Many devs prefer running their builds inside a Docker container. If that’s the case, you’ll be happy to know that both GitHub Actions and GitLab CI support this feature. 

While you’ll be running jobs in a container for GitHub Actions, GitLab CI has something known as the Docker executor to run each build in a separate and isolated container.

Operating Systems

Winner = GitHub Actions

It’s important to note not all the services support the same build environments. Generally, a Linux environment is enough, but sometimes, you may also need other environments like macOS or Windows to build apps.

While GitHub Actions supports Linux, Windows Server, and macOS, GitLab CI supports Linux and the beta versions of macOS and Windows Server. 

While both tools support similar operating systems, we’ve chosen GitHub Actions as the winner for this round because GitLab CI is still in the beta testing phase.

Self-Hosted Runner Support

Winner = Tie

If you have special requirements (think: having the ability to fully customize your environment), consider hosting your own runners in your own infrastructure. Again, both tools allow you to self-host runners so it’s really a matter of which platform feels more suitable for you.

By hosting your own runners, you can deploy and manage to execute jobs from GitHub Actions on GitHub.com. This will give you greater control over the hardware, software, and operating system than what GitHub-hosted runners will provide. 

Note that as the self-hosted will open a connection to GitHub.com, you don’t have to allow GitHub to make inbound connections to your self-hosted runner. The only thing you need to ensure is that the machine has the appropriate network access to communicate with the important GitHub hosts.

On the other hand, GitLab CI uses the GitLab Runner application to run jobs in a pipeline. It’s open-source and written in Go, and has no language-specific requirements. If you want, you can install GitLab Runner on the infrastructure that you own or manage. But before, you have to install the application on a machine that’s separate from the one that hosts the GitLab instance for security and performance reasons.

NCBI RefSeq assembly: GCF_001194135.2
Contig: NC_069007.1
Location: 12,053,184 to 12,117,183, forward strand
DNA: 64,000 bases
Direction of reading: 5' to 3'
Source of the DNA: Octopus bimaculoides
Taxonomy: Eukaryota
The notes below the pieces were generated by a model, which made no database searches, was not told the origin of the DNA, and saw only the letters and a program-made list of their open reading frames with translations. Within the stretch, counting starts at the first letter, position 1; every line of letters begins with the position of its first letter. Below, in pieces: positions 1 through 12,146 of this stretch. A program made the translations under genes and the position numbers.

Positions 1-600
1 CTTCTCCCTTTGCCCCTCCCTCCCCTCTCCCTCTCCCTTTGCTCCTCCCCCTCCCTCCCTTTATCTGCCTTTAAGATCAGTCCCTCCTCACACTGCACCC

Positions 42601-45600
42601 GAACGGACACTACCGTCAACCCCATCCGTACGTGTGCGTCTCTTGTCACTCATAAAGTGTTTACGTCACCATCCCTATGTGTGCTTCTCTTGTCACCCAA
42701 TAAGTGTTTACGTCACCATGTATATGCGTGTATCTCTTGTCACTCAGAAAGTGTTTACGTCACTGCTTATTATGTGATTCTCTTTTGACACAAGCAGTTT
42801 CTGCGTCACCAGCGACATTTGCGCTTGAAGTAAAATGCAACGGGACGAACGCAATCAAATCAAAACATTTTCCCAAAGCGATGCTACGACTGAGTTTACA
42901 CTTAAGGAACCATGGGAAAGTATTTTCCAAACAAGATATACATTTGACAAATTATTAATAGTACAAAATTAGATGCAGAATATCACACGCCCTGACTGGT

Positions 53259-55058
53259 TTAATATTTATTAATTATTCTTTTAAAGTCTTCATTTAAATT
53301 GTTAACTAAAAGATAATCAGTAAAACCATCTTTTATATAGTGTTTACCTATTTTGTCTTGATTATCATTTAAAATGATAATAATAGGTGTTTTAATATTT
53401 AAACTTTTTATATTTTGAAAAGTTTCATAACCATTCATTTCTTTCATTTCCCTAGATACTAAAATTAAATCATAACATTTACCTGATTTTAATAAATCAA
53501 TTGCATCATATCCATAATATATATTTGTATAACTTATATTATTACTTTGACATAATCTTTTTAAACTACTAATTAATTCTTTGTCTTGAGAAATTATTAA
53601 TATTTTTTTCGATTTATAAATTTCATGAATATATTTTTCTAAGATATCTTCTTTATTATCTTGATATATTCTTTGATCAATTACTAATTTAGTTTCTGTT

Using separate machines will give you different operating systems and tools, such as Docker and Kubernetes, on each device. 

Extensibility

Winner = GitHub Actions

GitHub has a comprehensive Actions Marketplace filled with thousands of actions ready to use to improve your workflow. 

You can perform a wide range of activities like installing language environments, deploying a project with a few lines of code, and caching data between jobs. What’s more, if you don’t find the action you need, you can create your own and publish it in the marketplace.

Needless to say, this Actions Marketplace is also GitHub‘s biggest advantage over its competitors.

GitLab doesn’t have the concept of “action,“ but that doesn’t mean it’s lacking when it comes to extendibility. The platform offers Auto DevOps that helps users with various tasks, including building and testing applications, detecting the code language, deploying the application, and scanning for vulnerabilities.

GitLab vs. GitHub: Which One Makes More Sense for You

To make it easier for you to choose between GitHub Actions and GitLab CI, we also want to briefly touch on the classic GitLab vs. GitHub debate.

Over the years, GitLab has evolved tremendously, moving past allowing code management. Today, you can use the tool to unify your development, deployment, and DevOps efforts into a single platform. 

You can enjoy fine-tuned authentication levels that help ensure every team member gets the precise access they need to do the job without compromising data safety. This is particularly useful when you’re part of a large team or an enterprise.

On the other hand, GitHub has a massive community of developers that gives you access to detailed community support. This makes it easier to get help on common everyday problems regarding installations, reporting, and readme—and even more complex issues.

Another reason why many prefer GitHub over GitLab is that the former is a more stable platform. It has an intuitive version control system that eliminates spontaneous bugs and issues, which is otherwise a common issue many GitLab users regularly complain about.

For a more detailed breakdown, check out our GitLab vs. GitHub article to find out which one would you more suitable for your requirements.

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Bryan Wise
Bryan Wise,
CIO of 6sense